Bridge: why it's more than a game of cards

The game of bridge can be more addictive than poker machines, according to its devotees. And whether you call the game whist, contract bridge, auction bridge or just plain ol' vanilla 'bridge', there's an active world of clubs, conferences, competitions and friendship to be found, according to Margaret McKay, who tried her hand at the game for Citro.

By Margaret McKay

Bridge … what’s the big deal? 

Who doesn’t love a good game of cards? Somehow, it seems to be built into the Australian psyche.

Playing cards in teams and combining strategy, chance and fun is all part of the game of bridge. And people love it. The Australian Bridge Federation has 36,000 members.

Bridge is played in all parts of the world, and at all levels. It's usually organised and played by a local club or social group - it's even played on cruise ships. In Singapore, the game is growing in popularity, where younger people are moving in to play it.

The game of bridge has health benefits, according to 2017 research from Great Britain. Its fun, competitive element combined with socialising makes bridge both mentally and emotionally stimulating.

All that’s needed to play bridge is a small table, a pack of cards, and 2 partnerships of 2 ready to pit their wits against each other ... and the fall of the cards.

Watch this tutorial to see how bridge is played

Bridge isn't always just 'bridge'

Like all games, bridge has a few different versions and naming conventions. It can be whist, contract bridge, auction bridge or even Singapore bridge.

The game of whist is considered to be the forerunner to bridge and has been around for centuries.

Contract bridge, usually just referred to as bridge, seems to have evolved from that game around the early 15th century.

The modern game of auction bridge was heavily influenced by that railroad tycoon, yachtsman, and dashingly fine fellow in the USA in the early 20th century, Harold Stirling Vanderbilt, of the famous Vanderbilt family.

The Kiama & Districts Bridge Club in NSW has its own dedicated club rooms, where play occurs 6 days out of 7, with some days having both morning and afternoon sessions of up to 40 players.

Most bridge clubs offer beginners’ classes a few times a year, and it's usually free or low cost to join in.

Books by Paul Marston, an Australian player with significant credentials who now spends his time as a professional bridge teacher and author, seem to be the most recommended (though you might only be able to pick them up second hand or buy them online).

Citro asked Gwen why she plays bridge and says she found more time to write and play bridge once she retired from full-time work.

"I was invited to join a local social bridge group, and although it’s been a while since my lessons some years ago, it’s all coming back to me," she says.

"Look, there’s a lot to it – you play on a table of 4 in 2 partnerships. You play as a team – you and your partner – the bidding passes around the table, it’s a language all its own, as you communicate to each other what strength you have in the suits. That’s the part I love, it really keeps the brain active."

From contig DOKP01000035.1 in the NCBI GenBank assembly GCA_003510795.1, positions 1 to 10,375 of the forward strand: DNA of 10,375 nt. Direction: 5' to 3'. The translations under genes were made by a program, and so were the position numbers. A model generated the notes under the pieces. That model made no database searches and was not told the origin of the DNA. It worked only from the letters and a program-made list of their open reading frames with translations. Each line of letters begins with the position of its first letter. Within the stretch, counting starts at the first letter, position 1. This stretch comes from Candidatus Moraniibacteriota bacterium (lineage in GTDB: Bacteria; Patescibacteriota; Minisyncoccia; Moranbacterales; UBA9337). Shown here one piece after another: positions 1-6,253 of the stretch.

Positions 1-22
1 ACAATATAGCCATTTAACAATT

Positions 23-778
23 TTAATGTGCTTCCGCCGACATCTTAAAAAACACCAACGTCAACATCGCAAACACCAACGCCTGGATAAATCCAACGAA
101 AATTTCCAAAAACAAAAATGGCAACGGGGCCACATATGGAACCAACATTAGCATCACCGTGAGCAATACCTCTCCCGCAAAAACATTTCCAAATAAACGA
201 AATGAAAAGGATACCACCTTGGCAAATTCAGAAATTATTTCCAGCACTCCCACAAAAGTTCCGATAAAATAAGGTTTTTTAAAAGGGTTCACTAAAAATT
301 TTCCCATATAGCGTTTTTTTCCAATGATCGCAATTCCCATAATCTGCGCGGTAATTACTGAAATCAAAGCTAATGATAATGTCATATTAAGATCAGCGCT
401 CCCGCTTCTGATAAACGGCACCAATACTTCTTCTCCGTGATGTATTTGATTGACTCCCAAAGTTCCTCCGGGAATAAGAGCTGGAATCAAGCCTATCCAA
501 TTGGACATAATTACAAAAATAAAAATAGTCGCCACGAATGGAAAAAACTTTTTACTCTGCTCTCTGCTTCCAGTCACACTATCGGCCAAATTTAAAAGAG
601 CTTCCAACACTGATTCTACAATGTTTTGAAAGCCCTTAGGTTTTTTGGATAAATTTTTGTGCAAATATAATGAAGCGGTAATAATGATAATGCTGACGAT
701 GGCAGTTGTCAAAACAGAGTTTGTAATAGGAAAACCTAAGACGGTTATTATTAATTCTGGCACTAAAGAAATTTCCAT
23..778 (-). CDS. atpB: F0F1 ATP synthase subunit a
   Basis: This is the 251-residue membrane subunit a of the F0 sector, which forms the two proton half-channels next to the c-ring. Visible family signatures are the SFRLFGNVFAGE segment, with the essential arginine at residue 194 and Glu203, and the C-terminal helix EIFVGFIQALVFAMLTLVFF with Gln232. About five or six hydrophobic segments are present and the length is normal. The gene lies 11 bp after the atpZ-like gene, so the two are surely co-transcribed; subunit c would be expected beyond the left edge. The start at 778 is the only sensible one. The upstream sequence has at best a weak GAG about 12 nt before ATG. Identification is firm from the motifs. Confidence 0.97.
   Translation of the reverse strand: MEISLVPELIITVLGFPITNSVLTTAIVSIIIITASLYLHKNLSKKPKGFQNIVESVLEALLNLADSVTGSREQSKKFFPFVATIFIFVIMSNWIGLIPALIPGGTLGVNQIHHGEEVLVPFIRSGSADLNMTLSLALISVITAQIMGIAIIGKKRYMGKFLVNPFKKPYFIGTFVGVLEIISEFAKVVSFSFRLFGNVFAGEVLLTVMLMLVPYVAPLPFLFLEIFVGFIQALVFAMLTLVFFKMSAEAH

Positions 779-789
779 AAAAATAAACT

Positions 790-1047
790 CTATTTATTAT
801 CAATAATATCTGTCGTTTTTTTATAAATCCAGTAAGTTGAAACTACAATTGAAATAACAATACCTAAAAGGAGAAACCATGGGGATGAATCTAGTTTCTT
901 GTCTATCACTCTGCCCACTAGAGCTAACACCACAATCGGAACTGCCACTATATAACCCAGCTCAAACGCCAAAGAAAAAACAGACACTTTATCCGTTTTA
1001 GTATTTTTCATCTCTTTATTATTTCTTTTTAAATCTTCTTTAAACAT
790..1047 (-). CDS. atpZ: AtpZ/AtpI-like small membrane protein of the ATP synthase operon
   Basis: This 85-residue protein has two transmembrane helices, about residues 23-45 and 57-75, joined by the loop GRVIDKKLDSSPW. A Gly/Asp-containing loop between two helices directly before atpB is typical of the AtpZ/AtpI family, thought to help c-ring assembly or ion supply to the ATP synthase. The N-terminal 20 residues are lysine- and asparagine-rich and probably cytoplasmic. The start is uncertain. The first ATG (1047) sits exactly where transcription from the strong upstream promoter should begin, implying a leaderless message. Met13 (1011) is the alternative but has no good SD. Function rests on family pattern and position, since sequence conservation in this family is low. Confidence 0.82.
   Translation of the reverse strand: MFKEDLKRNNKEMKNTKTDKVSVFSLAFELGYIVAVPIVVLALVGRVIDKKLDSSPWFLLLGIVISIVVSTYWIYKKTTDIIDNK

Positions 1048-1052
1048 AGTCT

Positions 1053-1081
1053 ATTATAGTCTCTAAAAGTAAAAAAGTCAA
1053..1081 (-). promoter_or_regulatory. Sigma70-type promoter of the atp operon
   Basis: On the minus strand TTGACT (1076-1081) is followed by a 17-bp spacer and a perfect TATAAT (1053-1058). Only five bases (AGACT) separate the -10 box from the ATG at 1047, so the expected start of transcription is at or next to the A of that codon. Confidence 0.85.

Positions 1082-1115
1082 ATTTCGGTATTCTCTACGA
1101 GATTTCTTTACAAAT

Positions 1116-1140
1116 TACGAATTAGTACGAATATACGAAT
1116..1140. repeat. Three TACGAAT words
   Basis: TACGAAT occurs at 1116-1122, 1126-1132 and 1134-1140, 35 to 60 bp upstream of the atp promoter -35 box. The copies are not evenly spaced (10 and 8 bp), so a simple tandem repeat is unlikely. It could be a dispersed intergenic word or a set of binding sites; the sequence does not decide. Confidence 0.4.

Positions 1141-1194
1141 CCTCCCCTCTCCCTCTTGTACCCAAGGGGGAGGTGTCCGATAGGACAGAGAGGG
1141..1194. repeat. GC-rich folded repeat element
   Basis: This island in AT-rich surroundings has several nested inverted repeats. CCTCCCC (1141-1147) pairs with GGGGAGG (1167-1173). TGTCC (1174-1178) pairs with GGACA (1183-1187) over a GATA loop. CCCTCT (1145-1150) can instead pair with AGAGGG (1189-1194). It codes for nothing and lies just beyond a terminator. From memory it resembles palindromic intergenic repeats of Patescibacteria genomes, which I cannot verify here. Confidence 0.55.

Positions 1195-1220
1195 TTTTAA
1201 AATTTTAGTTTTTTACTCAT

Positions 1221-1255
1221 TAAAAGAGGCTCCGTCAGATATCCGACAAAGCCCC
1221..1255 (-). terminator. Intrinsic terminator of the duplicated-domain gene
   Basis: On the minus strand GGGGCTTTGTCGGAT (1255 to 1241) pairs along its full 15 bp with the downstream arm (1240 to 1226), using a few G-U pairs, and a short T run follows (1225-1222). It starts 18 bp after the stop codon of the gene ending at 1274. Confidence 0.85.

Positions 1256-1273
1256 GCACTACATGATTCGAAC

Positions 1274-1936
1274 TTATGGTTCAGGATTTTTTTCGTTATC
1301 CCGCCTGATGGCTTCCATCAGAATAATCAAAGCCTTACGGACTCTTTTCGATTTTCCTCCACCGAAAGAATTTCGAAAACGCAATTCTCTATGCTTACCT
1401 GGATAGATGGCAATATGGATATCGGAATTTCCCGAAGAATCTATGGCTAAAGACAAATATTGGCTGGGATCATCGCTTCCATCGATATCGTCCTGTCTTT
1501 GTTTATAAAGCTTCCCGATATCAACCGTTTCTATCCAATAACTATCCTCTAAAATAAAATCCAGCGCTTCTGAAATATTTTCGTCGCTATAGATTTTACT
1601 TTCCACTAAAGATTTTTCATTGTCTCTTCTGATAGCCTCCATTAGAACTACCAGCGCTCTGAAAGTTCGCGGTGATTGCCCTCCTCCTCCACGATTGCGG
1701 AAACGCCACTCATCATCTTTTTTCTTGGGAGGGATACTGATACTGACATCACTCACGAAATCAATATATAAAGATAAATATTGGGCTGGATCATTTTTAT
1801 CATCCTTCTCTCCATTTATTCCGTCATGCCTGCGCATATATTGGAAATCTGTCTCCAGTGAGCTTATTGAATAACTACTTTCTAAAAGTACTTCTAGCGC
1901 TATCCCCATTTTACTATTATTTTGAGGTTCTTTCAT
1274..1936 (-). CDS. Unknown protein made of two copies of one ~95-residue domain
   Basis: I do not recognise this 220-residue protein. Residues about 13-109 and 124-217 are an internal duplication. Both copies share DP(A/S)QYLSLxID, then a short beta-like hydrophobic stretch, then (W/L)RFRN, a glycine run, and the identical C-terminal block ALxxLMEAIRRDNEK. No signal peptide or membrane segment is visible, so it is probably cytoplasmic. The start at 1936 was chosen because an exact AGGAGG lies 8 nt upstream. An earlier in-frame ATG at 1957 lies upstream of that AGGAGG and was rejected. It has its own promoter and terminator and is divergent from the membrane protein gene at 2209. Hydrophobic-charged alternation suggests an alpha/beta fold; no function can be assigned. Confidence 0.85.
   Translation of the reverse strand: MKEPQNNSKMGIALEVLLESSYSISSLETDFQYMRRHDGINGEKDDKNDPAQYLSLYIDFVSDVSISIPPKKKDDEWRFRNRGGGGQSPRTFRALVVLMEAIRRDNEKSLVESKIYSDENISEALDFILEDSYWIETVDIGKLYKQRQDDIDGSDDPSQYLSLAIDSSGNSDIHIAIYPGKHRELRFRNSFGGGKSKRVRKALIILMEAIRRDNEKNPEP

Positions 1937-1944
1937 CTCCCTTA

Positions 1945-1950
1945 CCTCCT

The big picture - and big competition

The global scene is controlled by the World Bridge Federation (WBF), not to be confused with the World Boxing Federation, and as far as we know, bridge is not yet a contact sport – although legends abound.

As players progress, they may choose to attend bridge conferences, held over 2 or 3 days, with participants from local areas, and interstate.

Successful partnerships may continue up through the ladder of competitions, the ultimate being the world championship events with contestants from around the globe.

At the bridge table

We talked to Maggie, another bridge enthusiast who began a few months ago, and asked her advice for budding bridge players.

"I’d suggest you find a friendly club and attend some classes. I picked up Marston’s Introduction to Bridge, on the advice of the club – it’s a concise book that covers the essentials. Start with the basics, and just add bits and pieces of technique to your bidding and playing as you gain some confidence," she says.

"The bidding is a large part of it, but then you need to play your cards right, so that you and your partner take the number of tricks you have contracted to take. Above all, see it as an enjoyable challenge, and have fun – some players are super serious, but the group I’m in, sure we try to win, but we have a lot of laughs as well."

About the game of bridge

At Maggie’s invitation, I went along to her social bridge group  – a group of around 12 where 8 people turn up regularly works well (with 4 partnerships of 2 at the 2 tables).

The group has experience levels ranging from Maggie and her partner James, who describe themselves as novices, through to players with several years’ experience, and a couple who regularly play at conference level with significant success.

While skill plays a large part in the game, so does the pure chance of how the cards fall when dealt.

"You know," said conference-level player Angus, over a cuppa and a biscuit during the break, "That last hand – we won the bidding with 4 spades, so we needed to win 10 tricks out of the 13. We were looking good, but Maggie had held back the Queen of Clubs and grabbed the last trick. They took 4, we took 9 – missed out by 1 trick – that’s how it goes sometimes. This game always keeps you on your toes."

To find out more about bridge near you, look up your local club and get involved.

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